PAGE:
London Ambulance Service (LAS) held a minute’s silence at midday today Thursday 23 March to pay tribute to those who lost their lives during the pandemic, as part of the National Day of Reflection.
Staff and volunteers came together in the memorial garden outside the Service’s Waterloo headquarters for a short service and minute’s silence, led by Chief Paramedic Dr John Martin.
The Day of Reflection, which falls on the third anniversary of the UK’s first national lockdown and is led by end-of-life charity Marie Curie, brought people together across the nation to remember those who have died during the pandemic and to support those who have been bereaved.
LAS was joined by representatives from the London Fire Brigade, St John Ambulance and the wider NHS who all entered into partnerships with London Ambulance Service to respond to the pandemic.
Dr John Martin, Chief Paramedic at LAS, said: “I would like to thank everyone for joining us today in a one-minute silence to remember our LAS family and others who sadly lost their lives during the pandemic. This Day of Reflection enabled us to come together to reflect on our collective loss of both colleagues at London Ambulance Service and loved ones across the entire nation.
“The pandemic had a severe impact on London and took its toll on all of us at LAS. We lost members of the team who I know were more than just colleagues – they were good friends and LAS family, and we will never forget them.
“We will always remember our late colleagues, and will never forget their commitment and dedication to the Service during the most unprecedented challenges that the NHS has ever faced. For those with us today, we owe you our deepest gratitude for making huge personal sacrifices for Londoners and for your selfless commitment to our patients and each other.”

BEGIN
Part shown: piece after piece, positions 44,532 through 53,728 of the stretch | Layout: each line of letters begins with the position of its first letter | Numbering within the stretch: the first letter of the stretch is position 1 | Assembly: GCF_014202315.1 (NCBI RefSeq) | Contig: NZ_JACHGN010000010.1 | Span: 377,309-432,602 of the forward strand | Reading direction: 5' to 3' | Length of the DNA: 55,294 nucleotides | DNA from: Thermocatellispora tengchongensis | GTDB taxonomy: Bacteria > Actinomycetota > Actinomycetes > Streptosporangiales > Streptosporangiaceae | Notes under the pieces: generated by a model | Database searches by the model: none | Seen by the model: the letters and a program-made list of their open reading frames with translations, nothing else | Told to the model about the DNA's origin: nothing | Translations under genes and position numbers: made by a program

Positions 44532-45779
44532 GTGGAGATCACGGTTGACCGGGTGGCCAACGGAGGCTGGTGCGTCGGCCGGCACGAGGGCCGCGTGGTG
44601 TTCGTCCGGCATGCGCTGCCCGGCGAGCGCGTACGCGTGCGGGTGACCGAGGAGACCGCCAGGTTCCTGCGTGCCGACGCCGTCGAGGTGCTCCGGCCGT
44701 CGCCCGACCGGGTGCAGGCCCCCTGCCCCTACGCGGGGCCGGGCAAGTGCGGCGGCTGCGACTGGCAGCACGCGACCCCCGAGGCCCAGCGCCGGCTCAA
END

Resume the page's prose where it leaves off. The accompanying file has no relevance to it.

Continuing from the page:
Helen Pettersen, Regional Director for the NHS in London, who joined the event, said:
“We gathered today to remember and pay our respects to those we lost and offered our condolences to families, friends and colleagues who are bereaved.
“It’s also important to remember the incredible efforts of our colleagues at LAS, the wider NHS family and our partners who worked closely with us in the health service to protect the communities we serve in London during the pandemic. I would also like to pay my respects to our colleagues in social care and the efforts made by NHS colleagues and partners to deliver the vaccines.”
During the Covid pandemic, a new blue-light partnership between LAS and the Metropolitan Police Service was established so that police officers across the capital could help drive ambulances and assist medics to help boost the emergency response to the pandemic.
The police officers are blue-light driving trained, have basic first aid skills and know the streets of London well, which made them the ideal partners to assist the ambulance service during that period of unprecedented demand.
A similar partnership with London Fire Brigade during the pandemic saw firefighters helping with a number of roles across the ambulance service including driving ambulances.
Since the start of the first national lockdown in 2020, LAS has received over 6 million 999 calls and over 5.5 million 111 calls and attended 3 million emergencies.
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